Gary Shapiro, Tech Optimist, Talks to a Tech Pessimist
The CEO of Consumer Technology Association in Conversation with Andrew Keen
There are few more optimistic thinkers about our 21st century technological future than the President and CEO of the Consumer Technology Association, Gary Shapiro. Gary is the author of the New York Times best-selling Ninja Innovation as well as this year’s Ninja Future, Shapiro believes that we have what he describes, in Ninja Future, as a “moral obligation” to unleash technological innovation.
And so, to begin our conversation about not just Ninja Future but all of our futures, I asked him if he saw himself as the last techno-optimist in today’s increasingly dark climate of techno-pessimism.
Gary Shapiro: Andrew, you’re the father of the techno-pessimist movement, but I think in terms of technology and innovation, which has basically extended our lives, allowed us to live healthier, to communicate anywhere in the world, to move freely and quickly, to be safe and educate our kids, and has radically changed our lives so we moved out of the caves and become Modern Man, I still believe in the power of technology to make our lives better.
Andrew Keen: In your book, Nina Future, you say we have “a moral obligation” to leverage or utilize the latest technology. Is it that simple? Should we unleash all these latest technologies, whether it’s blockchain, or AI, or virtual reality? Are all these technologies inevitably for the good?
GS: No, just like the harnessing of fire by mankind or the invention of the wheel or the printing press or automobile or plane. These are all tools. They can be used for bad purposes. Fire can be used to injure and kill; it burns down things. But it also allows us to stay warm when it’s cold and to cook meat. All these are just tools. A hammer is a tool. A hammer can be used to kill someone, or to build a home. I think it’s the job of government to set the guidelines, the lanes, for which businesses and technologies can operate safely. For the most part, existing laws protect most uses of technology but not all. And sometimes governments go far. For example, in the interest of privacy, governments have gone very far in inhibiting innovation and sharing medical information in a way that has not benefited the population, because privacy has been put above healthcare. Also in Europe now, the GDPR and the right to be forgotten is put above knowledge and sharing information. There’s a balance that has to be discussed and resolve din different societies about how we balance innovation and good uses and harms, real as well as theoretical and potential.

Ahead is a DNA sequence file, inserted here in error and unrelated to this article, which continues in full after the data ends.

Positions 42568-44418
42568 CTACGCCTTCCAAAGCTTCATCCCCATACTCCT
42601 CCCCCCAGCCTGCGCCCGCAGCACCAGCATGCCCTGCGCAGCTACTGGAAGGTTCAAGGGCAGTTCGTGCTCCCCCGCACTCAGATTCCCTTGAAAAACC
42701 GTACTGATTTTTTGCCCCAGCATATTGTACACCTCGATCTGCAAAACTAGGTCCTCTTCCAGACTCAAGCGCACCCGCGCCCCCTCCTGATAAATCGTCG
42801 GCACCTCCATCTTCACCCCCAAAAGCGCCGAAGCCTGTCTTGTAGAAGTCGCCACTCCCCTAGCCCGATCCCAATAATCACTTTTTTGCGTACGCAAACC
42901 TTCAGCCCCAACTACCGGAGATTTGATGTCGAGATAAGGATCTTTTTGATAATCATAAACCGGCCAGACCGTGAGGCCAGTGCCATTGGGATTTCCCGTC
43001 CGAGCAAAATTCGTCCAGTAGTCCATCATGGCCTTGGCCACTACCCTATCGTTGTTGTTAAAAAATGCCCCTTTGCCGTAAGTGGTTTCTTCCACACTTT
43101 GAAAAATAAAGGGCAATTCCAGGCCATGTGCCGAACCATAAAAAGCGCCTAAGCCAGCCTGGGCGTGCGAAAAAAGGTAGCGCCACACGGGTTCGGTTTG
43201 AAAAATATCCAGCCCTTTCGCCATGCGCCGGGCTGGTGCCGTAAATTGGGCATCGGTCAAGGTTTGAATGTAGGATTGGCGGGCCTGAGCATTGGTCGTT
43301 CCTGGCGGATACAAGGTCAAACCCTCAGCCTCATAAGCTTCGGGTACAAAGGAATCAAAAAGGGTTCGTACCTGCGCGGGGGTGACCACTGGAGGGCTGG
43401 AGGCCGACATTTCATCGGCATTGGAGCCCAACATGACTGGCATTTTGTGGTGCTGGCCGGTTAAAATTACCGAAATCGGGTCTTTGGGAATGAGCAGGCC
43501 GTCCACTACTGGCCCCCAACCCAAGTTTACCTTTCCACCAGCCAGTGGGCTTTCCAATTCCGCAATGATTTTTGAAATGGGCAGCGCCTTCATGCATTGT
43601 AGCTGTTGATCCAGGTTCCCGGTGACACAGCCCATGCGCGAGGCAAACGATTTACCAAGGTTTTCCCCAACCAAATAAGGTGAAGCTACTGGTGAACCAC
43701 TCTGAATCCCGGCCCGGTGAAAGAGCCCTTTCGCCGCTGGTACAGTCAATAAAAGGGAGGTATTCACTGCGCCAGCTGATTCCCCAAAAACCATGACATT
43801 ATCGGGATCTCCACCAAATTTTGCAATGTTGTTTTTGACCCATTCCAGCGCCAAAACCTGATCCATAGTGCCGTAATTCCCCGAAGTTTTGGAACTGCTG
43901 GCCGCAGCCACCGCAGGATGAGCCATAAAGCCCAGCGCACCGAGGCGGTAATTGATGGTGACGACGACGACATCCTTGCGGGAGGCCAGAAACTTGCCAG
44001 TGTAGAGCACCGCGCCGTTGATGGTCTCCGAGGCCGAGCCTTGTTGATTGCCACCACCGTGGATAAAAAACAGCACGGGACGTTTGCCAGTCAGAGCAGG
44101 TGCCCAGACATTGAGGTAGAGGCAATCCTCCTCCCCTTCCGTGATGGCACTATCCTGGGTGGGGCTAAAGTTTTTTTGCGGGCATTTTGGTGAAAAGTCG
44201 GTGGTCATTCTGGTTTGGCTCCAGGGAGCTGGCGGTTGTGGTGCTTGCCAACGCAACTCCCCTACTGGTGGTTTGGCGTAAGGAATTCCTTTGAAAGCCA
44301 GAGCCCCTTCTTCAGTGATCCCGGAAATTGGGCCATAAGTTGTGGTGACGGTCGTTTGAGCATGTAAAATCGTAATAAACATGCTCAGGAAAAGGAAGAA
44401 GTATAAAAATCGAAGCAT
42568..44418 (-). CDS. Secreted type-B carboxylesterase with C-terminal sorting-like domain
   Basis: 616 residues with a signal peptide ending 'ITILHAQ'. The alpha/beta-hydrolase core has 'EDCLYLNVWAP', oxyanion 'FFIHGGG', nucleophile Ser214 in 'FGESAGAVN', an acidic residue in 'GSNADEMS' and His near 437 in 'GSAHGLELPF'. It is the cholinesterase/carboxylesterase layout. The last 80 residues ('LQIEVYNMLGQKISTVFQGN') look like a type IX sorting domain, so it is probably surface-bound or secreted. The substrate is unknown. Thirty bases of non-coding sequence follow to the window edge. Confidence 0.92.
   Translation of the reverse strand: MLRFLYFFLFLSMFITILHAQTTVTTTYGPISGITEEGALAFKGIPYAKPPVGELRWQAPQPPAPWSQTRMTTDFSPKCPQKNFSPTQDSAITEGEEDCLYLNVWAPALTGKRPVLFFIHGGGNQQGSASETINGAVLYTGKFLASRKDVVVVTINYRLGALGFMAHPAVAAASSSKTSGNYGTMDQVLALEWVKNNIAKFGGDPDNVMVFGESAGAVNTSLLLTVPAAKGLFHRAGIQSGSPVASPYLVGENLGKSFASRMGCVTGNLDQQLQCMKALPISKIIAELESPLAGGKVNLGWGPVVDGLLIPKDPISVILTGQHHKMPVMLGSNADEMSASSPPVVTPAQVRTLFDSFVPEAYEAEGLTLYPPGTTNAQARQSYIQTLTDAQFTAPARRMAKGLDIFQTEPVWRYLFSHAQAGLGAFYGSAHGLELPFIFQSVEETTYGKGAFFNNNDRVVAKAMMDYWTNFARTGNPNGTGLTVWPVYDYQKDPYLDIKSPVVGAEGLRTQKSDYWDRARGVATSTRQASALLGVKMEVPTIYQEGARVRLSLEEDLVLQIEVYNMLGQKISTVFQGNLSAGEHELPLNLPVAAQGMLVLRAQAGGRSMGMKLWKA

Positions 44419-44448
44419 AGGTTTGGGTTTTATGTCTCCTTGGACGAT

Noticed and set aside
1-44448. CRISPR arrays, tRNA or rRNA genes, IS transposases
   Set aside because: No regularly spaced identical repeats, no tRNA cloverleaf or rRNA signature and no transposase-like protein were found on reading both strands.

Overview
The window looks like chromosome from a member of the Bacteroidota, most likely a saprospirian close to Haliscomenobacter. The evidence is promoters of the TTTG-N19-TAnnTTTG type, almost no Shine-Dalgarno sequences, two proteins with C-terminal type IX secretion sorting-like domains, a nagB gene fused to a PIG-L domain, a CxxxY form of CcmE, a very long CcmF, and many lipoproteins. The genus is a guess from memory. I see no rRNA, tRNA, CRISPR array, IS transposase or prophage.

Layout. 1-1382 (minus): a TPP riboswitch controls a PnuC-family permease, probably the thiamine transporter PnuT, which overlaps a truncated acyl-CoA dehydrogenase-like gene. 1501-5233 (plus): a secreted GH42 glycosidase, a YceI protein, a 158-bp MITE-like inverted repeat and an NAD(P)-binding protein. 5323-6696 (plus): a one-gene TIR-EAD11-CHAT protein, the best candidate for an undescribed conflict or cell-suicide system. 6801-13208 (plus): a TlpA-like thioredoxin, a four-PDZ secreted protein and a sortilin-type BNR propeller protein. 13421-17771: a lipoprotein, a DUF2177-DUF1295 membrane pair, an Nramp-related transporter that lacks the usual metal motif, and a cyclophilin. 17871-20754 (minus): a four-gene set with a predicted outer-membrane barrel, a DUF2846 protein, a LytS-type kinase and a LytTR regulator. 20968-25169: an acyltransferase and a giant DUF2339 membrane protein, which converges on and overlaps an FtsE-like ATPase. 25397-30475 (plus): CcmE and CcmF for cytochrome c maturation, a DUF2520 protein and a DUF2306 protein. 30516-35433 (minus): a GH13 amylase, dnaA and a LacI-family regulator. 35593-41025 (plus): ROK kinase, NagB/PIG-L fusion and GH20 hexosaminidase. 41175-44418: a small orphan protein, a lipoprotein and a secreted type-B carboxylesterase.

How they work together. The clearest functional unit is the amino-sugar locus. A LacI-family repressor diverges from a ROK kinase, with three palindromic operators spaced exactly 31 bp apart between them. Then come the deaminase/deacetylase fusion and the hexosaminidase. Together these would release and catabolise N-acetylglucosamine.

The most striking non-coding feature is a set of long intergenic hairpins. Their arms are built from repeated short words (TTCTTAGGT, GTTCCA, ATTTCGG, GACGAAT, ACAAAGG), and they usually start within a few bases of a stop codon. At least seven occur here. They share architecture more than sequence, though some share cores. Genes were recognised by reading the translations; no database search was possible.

GS: Some of the companies I represent innovate with technologies in ways that can be uncomfortable to people, people like you, who just see the negative or say wait that’s not how we’ve always done things, unfortunately.
AK: Gary, it’s not just me.
GS: It used to be. You’ve started a movement, Andrew.
AK: Don’t blame me! Over the last ten years, the zeitgeist has shifted from being a few people like myself worrying about the impact of technology on the world; now, if anything, the majority of people are worried about it. What’s happened? Why is this the case?
GS: It’s always easier to write a negative story than a positive one. It also depends how you ask the question. For example, in the case of self-driving cars: if you ask, would you like to be safer in your car? would you like to avoid road rage? do you know someone who’s been hurt or killed in a car accident and would like to avoid that in the future? If you ask it that way, everyone will say they like it; they want a self-driving car. When they get into one, we found in Las Vegas—there’s real information because Lyft has over 50,000 self-driving cars—people liked it, and wanted to do it again. People like things they experience, they like the benefits. But if you ask people before they got an iPhone if they wanted an iPhone, they’d say no. If you ask people all sorts of questions, they’d often say no. It’s all how you lay it up. And certainly, sensationalism and clicks are often more important in today’s society than extolling the benefits of something. Bu innovation will win in the long-run.